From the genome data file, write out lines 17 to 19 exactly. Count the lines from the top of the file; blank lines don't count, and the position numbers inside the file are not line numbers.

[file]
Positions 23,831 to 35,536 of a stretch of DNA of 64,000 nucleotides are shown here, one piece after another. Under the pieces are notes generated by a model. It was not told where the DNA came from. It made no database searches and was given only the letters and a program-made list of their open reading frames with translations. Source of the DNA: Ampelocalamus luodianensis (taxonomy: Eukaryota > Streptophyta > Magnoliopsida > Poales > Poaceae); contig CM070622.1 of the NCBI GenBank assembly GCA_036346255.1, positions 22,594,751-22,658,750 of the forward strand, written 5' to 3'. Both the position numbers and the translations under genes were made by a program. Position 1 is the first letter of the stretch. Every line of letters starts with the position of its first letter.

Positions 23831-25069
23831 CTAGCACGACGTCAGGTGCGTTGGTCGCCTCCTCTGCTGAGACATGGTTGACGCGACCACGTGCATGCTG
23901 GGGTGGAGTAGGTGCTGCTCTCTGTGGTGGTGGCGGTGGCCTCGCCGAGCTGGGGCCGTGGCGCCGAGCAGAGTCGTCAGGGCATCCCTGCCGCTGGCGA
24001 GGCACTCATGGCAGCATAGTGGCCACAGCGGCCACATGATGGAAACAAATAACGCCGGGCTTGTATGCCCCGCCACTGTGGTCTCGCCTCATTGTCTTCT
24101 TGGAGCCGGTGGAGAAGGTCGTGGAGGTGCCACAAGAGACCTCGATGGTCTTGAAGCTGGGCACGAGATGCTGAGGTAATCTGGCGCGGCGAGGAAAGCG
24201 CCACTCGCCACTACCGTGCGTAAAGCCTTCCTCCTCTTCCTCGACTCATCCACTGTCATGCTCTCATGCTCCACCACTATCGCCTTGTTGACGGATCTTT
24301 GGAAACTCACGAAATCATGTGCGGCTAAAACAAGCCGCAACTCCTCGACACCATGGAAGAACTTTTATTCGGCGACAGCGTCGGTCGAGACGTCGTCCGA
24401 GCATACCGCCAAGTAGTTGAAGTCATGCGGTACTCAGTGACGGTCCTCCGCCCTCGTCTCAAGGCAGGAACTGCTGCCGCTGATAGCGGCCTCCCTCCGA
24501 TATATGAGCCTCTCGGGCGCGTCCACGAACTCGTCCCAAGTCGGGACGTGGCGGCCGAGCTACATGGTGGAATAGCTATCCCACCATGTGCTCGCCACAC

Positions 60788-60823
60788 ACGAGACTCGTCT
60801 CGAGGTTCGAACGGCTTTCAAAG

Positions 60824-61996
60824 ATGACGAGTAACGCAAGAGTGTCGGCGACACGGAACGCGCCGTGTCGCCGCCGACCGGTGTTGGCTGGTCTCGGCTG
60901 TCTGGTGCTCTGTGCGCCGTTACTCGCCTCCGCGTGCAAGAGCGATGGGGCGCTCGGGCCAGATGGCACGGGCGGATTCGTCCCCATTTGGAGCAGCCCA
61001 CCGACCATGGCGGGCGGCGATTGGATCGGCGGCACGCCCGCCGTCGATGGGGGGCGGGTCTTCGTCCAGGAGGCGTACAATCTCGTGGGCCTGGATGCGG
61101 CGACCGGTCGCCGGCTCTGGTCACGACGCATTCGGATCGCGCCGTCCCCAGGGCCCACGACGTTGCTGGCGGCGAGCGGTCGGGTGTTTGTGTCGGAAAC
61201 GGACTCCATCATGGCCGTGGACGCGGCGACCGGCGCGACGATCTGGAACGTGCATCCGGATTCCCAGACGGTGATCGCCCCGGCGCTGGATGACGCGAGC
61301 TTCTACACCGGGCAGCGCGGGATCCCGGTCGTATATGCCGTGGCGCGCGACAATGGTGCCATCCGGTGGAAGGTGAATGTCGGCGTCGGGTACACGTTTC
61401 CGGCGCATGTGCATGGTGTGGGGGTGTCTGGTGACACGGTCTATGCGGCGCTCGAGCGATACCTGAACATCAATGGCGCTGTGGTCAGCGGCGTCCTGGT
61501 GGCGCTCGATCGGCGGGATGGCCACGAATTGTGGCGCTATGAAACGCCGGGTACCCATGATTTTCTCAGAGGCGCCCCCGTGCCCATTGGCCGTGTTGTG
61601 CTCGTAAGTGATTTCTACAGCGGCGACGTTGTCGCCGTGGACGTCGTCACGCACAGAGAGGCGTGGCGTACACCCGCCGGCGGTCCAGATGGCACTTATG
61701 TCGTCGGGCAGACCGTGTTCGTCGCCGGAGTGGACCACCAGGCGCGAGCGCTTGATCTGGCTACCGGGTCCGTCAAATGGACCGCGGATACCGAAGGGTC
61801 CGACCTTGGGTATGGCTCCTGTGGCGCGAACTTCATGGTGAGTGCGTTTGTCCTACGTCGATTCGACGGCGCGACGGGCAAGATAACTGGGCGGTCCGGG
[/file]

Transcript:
61001 CCGACCATGGCGGGCGGCGATTGGATCGGCGGCACGCCCGCCGTCGATGGGGGGCGGGTCTTCGTCCAGGAGGCGTACAATCTCGTGGGCCTGGATGCGG
61101 CGACCGGTCGCCGGCTCTGGTCACGACGCATTCGGATCGCGCCGTCCCCAGGGCCCACGACGTTGCTGGCGGCGAGCGGTCGGGTGTTTGTGTCGGAAAC
61201 GGACTCCATCATGGCCGTGGACGCGGCGACCGGCGCGACGATCTGGAACGTGCATCCGGATTCCCAGACGGTGATCGCCCCGGCGCTGGATGACGCGAGC